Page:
# Loring W. Tu

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## Books By Loring W. Tu

In this streamlined introduction to the subject, the theory of manifolds is presented with the aim of helping the reader achieve a rapid mastery of the essential topics. By the end of the book the reader should be able to compute, at least for simple spaces, one of the most basic topological invariants of a manifold, its de Rham cohomology. Along the way, the reader acquires the knowledge and skills necessary for further study of geometry and topology. The requisite point-set topology is included in an appendix of twenty pages; other appendices review facts from real analysis and linear algebra. Hints and solutions are provided to many of the exercises and problems.

This work may be used as the text for a one-semester graduate or advanced undergraduate course, as well as by students engaged in self-study. Requiring only minimal undergraduate prerequisites, 'Introduction to Manifolds' is also an excellent foundation for Springer's GTM 82, 'Differential Forms in Algebraic Topology'.

Prerequisite material is contained in author's text *An Introduction to Manifolds*, and can be learned in one semester. For the benefit of the reader and to establish common notations, Appendix A recalls the basics of manifold theory. Additionally, in an attempt to make the exposition more self-contained, sections on algebraic constructions such as the tensor product and the exterior power are included.

Differential geometry, as its name implies, is the study of geometry using differential calculus. It dates back to Newton and Leibniz in the seventeenth century, but it was not until the nineteenth century, with the work of Gauss on surfaces and Riemann on the curvature tensor, that differential geometry flourished and its modern foundation was laid. Over the past one hundred years, differential geometry has proven indispensable to an understanding of the physical world, in Einstein's general theory of relativity, in the theory of gravitation, in gauge theory, and now in string theory. Differential geometry is also useful in topology, several complex variables, algebraic geometry, complex manifolds, and dynamical systems, among other fields. The field has even found applications to group theory as in Gromov's work and to probability theory as in Diaconis's work. It is not too far-fetched to argue that differential geometry should be in every mathematician's arsenal.

This book gives a clear introductory account of equivariant cohomology, a central topic in algebraic topology. Equivariant cohomology is concerned with the algebraic topology of spaces with a group action, or in other words, with symmetries of spaces. First defined in the 1950s, it has been introduced into K-theory and algebraic geometry, but it is in algebraic topology that the concepts are the most transparent and the proofs are the simplest. One of the most useful applications of equivariant cohomology is the equivariant localization theorem of Atiyah-Bott and Berline-Vergne, which converts the integral of an equivariant differential form into a finite sum over the fixed point set of the group action, providing a powerful tool for computing integrals over a manifold. Because integrals and symmetries are ubiquitous, equivariant cohomology has found applications in diverse areas of mathematics and physics.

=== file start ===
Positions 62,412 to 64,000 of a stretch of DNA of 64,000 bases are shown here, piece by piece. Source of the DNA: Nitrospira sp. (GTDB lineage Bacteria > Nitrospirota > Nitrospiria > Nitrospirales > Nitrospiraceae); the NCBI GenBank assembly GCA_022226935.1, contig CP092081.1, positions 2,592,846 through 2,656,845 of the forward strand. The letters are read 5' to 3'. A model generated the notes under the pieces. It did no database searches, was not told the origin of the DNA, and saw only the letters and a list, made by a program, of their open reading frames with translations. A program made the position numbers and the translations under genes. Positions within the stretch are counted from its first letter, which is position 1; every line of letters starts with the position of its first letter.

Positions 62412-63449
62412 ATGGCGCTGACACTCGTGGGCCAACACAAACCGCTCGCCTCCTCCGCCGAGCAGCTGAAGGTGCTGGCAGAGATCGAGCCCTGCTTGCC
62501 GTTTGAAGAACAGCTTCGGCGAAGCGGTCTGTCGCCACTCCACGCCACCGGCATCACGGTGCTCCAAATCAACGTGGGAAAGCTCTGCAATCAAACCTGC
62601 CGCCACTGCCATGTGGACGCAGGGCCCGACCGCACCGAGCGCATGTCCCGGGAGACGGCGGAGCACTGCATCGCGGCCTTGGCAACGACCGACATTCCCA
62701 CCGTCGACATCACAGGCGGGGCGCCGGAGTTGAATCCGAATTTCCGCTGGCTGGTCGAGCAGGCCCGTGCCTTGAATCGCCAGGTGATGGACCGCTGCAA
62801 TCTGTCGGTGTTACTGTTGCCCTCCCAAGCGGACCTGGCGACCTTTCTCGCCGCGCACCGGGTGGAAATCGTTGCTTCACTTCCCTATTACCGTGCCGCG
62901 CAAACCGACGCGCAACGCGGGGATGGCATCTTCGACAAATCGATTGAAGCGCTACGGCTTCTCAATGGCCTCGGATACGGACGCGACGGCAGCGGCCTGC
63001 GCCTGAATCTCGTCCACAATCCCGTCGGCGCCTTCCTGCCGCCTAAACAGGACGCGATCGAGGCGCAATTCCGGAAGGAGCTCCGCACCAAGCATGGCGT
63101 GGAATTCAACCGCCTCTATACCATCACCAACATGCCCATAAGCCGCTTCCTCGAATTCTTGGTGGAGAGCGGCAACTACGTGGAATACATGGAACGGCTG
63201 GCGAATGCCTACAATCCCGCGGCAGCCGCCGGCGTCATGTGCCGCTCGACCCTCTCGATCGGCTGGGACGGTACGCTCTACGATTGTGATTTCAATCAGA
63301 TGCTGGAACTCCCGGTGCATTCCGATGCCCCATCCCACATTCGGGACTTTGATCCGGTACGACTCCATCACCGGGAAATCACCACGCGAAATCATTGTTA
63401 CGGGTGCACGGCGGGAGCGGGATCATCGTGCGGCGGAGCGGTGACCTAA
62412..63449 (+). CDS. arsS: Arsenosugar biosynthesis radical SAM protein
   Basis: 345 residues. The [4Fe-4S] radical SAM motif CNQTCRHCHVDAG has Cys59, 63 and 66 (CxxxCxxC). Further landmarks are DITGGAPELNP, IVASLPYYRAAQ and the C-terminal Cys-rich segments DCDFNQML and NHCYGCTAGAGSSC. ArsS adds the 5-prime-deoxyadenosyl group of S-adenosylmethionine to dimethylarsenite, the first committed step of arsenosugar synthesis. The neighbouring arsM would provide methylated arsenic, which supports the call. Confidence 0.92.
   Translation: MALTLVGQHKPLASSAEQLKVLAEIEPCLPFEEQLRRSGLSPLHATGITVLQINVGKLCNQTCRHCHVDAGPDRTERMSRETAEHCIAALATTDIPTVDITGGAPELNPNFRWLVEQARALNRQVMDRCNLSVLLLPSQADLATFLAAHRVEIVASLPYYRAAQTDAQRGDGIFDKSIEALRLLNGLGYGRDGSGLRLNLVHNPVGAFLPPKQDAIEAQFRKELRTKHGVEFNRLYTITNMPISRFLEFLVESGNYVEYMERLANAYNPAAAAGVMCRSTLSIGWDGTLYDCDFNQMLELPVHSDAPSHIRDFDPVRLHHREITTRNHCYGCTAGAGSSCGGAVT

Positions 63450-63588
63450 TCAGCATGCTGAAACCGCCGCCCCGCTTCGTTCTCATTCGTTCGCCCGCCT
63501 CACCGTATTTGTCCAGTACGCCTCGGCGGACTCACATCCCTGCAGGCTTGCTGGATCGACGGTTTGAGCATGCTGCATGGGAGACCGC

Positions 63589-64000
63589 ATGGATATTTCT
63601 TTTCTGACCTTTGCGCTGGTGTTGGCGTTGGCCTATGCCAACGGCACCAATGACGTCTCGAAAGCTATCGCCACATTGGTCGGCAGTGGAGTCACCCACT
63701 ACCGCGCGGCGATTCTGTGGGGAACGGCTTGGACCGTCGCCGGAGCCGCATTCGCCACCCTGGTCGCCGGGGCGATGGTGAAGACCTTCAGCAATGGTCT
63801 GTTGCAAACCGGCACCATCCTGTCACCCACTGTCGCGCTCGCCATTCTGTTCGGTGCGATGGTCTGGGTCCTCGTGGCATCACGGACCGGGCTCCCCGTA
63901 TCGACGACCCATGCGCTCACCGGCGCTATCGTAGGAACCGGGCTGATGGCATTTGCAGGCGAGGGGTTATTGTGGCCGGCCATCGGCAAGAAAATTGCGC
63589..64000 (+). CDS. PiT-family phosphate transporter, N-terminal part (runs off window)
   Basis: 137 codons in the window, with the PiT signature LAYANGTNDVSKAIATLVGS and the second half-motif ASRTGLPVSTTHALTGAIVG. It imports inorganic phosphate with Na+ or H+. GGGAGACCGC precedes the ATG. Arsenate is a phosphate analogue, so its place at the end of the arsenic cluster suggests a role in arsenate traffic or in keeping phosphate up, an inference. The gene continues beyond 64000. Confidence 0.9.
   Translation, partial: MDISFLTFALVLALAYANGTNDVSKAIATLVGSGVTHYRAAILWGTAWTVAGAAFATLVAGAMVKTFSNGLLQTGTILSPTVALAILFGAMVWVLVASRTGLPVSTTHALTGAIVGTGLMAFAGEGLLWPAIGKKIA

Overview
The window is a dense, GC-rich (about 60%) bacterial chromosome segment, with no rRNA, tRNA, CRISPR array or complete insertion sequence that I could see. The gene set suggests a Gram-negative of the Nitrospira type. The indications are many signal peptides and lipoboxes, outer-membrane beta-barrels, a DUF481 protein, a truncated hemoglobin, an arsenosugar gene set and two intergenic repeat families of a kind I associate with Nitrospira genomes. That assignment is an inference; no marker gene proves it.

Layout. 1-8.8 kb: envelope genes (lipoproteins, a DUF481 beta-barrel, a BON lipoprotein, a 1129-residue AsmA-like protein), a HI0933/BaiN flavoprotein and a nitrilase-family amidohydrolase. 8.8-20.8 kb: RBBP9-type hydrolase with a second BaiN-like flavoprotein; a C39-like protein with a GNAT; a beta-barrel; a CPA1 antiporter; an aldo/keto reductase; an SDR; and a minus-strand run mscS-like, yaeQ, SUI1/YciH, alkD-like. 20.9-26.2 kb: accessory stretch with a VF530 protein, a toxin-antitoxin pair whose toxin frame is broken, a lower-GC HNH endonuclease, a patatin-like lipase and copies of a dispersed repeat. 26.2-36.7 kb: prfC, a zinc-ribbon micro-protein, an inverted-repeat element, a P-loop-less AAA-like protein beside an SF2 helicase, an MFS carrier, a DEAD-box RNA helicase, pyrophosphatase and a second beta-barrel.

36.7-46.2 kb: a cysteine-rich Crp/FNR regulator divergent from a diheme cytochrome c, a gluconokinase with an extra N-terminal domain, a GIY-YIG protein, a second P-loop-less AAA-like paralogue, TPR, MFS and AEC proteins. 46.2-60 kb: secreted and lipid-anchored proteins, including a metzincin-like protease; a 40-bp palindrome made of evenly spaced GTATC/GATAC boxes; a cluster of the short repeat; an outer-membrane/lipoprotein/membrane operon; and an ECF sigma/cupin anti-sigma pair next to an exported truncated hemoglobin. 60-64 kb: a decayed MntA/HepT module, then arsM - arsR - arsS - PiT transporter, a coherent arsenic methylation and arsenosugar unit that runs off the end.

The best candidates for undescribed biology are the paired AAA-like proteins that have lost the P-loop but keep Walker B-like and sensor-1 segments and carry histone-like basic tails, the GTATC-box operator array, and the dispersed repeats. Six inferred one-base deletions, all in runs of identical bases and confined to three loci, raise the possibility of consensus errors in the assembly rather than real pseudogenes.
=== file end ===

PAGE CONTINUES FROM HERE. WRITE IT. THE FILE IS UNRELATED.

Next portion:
Assuming readers have taken one semester of manifold theory and a year of algebraic topology, Loring Tu begins with the topological construction of equivariant cohomology, then develops the theory for smooth manifolds with the aid of differential forms. To keep the exposition simple, the equivariant localization theorem is proven only for a circle action. An appendix gives a proof of the equivariant de Rham theorem, demonstrating that equivariant cohomology can be computed using equivariant differential forms. Examples and calculations illustrate new concepts. Exercises include hints or solutions, making this book suitable for self-study.

This book is the fifth and final volume of Raoul Bott’s Collected Papers. It collects all of Bott’s published articles since 1991 as well as some articles published earlier but missing in the earlier volumes. The volume also contains interviews with Raoul Bott, several of his previously unpublished speeches, commentaries by his collaborators such as Alberto Cattaneo and Jonathan Weitsman on their joint articles with Bott, Michael Atiyah’s obituary of Raoul Bott, Loring Tu’s authorized biography of Raoul Bott, and reminiscences of Raoul Bott by his friends, students, colleagues, and collaborators, among them Stephen Smale, David Mumford, Arthur Jaffe, Shing-Tung Yau, and Loring Tu. The mathematical articles, many inspired by physics, encompass stable vector bundles, knot and manifold invariants, equivariant cohomology, and loop spaces. The nonmathematical contributions give a sense of Bott’s approach to mathematics, style, personality, zest for life, and humanity. In one of the articles, from the vantage point of his later years, Raoul Bott gives a tour-de-force historical account of one of his greatest achievements, the Bott periodicity theorem. A large number of the articles originally appeared in hard-to-find conference proceedings or journals. This volume makes them all easily accessible.

It also features a collection of photographs giving a panoramic view of Raoul Bott's life and his interaction with other mathematicians.